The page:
Van Cliburn

An army of more than 1,000 volunteers makes the Cliburn go around

Go inside the Cliburn's exclusive gold and platinum lounge

Those who have a subscription to the full Cliburn competition can relax, snack, and watch the competition on a big screen.
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Those who have a subscription to the full Cliburn competition can relax, snack, and watch the competition on a big screen.

Tina Gorski was 12 years old the first time she volunteered for the Van Cliburn International Piano Competition — the very first Cliburn, in 1962.

The Cold War was on, and Van Cliburn had won the first Tchaikovsky International Piano Competition in 1958. Gorski remembers getting involved because her neighbors hosted two Russian pianists.

“It was very exciting for the Cliburn to have Russians here competing,” she said last week from Maddox-Muse Hall, where she is volunteering for the Cliburn again this year, her 15th time. “It was a tribute to Van and the goodwill his music was creating.”

Gorski, who is overseeing the platinum/gold room for VIP subscribers this year, is one of more than 1,000 volunteers who do just about everything at the Cliburn and Bass Hall. Their names and jobs take up seven pages of this year’s thick program guidebook.

Volunteers for the hall number about 500. The folks who choose families to host the competitors for the competition, May 25-June 10? Cliburn volunteers, who also do everything from calligraphy to staffing the gift shop to acting as house moms for the competitors backstage.

The Cliburn volunteers alone number 510 this year, said Kay Howell, a Cliburn staff member who is manager of underwriting, special events and volunteers. Only 16 people are paid staff members of the Cliburn administration.

“Volunteers are crucial,” said Howell. “It’s an amazing group of phenomenal people.”

In some cases, volunteering at the Cliburn is a family affair. Gorski’s mother hosted a competitor from Rio de Janeiro, and the Gorski family also has hosted competitors. Gorski’s sister, Anna Melissa Philpot, also is volunteering this year.

In other cases, it’s a chance for longtime friends to get together, listen to great music and help the community.

Maureda Travis and Adelaide Leavens have worked together for three competitions, and are involved in the housing committee, which screens and chooses host families for the 30 competitors.

The screening includes a home visit, where volunteers go over dates of the competition, orientation and other events, make sure the pianist will have a bedroom and a private bathroom, and see that the home has room for the grand piano provided by Steinway & Sons to each host family.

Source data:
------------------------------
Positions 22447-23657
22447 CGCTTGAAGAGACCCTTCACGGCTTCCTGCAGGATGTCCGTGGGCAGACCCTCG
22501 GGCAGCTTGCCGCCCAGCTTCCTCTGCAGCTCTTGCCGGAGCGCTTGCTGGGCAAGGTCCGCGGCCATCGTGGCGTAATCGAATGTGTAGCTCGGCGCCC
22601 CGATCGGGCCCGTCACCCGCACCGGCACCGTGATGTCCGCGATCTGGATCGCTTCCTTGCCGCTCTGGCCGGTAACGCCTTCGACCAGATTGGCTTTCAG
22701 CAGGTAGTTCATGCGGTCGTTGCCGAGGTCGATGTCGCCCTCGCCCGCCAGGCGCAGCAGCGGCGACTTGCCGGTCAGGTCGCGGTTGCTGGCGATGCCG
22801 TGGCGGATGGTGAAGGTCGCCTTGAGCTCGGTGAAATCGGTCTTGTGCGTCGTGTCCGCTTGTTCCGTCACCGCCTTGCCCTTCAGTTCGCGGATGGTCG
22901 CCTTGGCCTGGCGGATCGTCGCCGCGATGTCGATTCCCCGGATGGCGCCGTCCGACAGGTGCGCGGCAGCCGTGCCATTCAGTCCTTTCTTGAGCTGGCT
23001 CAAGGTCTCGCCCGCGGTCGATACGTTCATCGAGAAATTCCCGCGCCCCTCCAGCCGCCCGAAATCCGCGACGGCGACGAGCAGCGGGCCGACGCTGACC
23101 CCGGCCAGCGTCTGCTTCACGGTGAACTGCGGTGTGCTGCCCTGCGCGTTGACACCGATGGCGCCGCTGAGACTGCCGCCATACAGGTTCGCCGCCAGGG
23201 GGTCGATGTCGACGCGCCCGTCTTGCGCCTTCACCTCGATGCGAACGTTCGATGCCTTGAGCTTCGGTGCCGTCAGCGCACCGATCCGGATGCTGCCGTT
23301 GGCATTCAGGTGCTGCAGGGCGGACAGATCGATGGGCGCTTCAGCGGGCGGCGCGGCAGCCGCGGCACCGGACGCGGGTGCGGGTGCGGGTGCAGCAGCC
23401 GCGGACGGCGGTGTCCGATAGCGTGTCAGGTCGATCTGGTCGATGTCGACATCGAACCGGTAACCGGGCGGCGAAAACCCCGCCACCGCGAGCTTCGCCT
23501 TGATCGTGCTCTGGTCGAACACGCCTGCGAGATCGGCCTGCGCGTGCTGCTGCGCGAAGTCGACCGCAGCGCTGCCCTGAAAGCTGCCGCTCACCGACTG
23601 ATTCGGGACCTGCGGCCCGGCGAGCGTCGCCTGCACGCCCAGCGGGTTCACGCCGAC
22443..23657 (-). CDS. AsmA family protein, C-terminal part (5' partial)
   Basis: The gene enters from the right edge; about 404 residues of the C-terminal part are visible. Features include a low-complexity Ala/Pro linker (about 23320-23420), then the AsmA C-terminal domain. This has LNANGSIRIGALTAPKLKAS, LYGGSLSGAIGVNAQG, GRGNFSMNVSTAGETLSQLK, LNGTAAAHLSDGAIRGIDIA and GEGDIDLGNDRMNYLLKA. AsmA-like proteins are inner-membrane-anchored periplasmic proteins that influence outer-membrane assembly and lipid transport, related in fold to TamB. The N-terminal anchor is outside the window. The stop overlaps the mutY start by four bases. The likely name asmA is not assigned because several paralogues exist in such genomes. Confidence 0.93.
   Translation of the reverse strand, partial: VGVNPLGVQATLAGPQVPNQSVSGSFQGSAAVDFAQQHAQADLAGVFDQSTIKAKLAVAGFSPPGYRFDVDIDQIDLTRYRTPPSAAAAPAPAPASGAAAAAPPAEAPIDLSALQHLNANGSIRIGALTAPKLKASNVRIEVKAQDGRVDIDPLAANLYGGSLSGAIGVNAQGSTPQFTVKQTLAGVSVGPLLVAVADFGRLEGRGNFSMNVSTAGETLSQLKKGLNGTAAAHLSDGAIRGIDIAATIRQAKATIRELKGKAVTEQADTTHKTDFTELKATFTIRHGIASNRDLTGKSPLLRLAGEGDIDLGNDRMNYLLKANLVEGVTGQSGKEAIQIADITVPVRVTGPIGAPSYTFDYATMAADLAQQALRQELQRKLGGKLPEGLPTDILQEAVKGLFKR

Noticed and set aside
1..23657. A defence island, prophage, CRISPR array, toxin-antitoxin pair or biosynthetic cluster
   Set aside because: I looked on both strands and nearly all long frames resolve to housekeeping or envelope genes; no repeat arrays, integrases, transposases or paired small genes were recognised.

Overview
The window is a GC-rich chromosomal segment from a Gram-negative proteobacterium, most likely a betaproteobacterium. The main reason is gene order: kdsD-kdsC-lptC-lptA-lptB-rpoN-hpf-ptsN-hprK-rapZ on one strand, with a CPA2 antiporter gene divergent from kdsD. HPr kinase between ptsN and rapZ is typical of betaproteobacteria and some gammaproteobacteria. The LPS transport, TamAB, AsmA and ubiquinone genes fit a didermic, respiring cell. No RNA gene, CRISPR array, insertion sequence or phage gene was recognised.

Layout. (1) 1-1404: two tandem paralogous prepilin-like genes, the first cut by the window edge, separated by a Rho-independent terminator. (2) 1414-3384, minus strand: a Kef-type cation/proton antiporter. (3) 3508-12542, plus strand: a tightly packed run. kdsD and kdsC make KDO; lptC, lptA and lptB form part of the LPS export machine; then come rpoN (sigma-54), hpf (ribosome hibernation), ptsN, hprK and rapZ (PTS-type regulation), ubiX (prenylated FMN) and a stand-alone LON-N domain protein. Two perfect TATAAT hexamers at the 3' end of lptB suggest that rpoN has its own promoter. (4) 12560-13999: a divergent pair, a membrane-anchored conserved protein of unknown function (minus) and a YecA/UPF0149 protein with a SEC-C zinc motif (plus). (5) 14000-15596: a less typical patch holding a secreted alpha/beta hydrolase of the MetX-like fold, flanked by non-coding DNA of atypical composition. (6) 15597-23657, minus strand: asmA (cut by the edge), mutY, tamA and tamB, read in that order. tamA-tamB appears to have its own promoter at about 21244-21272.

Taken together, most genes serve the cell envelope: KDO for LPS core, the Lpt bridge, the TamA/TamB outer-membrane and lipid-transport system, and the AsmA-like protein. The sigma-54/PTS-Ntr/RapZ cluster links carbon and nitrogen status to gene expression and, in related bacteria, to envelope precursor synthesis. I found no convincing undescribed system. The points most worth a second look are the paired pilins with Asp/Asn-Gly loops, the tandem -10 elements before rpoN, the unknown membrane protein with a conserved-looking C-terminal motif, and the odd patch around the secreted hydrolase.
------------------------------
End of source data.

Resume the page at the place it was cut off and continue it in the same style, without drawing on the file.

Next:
Many factors go into the choices. For example, some competitors are allergic to pets, or prefer to practice late at night. Some don’t want to stay at a home with children, and others may smoke, although Travis said those are fewer each year.

“Sometimes we don’t know how it will work out, but it all does,” Leavens said. “We rarely deal with problems” during the competition, and those are usually things like a quick tuxedo alteration, she said.

In the beginning, said Gorski, the volunteers were a necessity.

“Now people have given their time, their heart and soul to the whole thing,” she said. “It’s been a real source of Fort Worth pride.”


May 25-June 10

Bass Hall, Fort Worth

Complete competition subscriptions: $600-$3,000.

Semifinal round: June 1-5. Twelve competitors will play a 60-minute solo recital and a Mozart piano concerto with the Fort Worth Symphony Orchestra. $280-$450 round subscription; $30-$120 per concert.

Final round: June 7-10. Six competitors will play a piano quintet with the Brentano String Quartet and a concerto with the Fort Worth Symphony Orchestra. $150-$260 round subscription; $45-$180 per concert.

Awards presentation: 7 p.m. June 10. $30-$40.

The entire competition will be webcast live, hosted by pianists Greg Anderson and Elizabeth Joy Roe, at Content also will be available on demand. The final round will be broadcast in movie theaters around the country. For information and tickets, visit

For more information, scheduling and tickets, visit Follow complete competition coverage at

Thursday’s competitors

Semifinal round, Phase 1

7:30 p.m. (Solo recital)

Daniel Hsu, 19, United States

Schubert — Four Impromptus, D. 899, Op. 90

Brahms — Variations on a Theme by Handel, Op. 24

8:50 p.m. (Solo recital)

Dasol Kim, 28, South Korea

Mendelssohn — Fantasie in F-sharp minor, Op. 28 (“Scottish Sonata”)

Kapustin — Intermezzo in D-flat major, Op. 40, No. 7

Schubert — Sonata in B-flat major, D. 960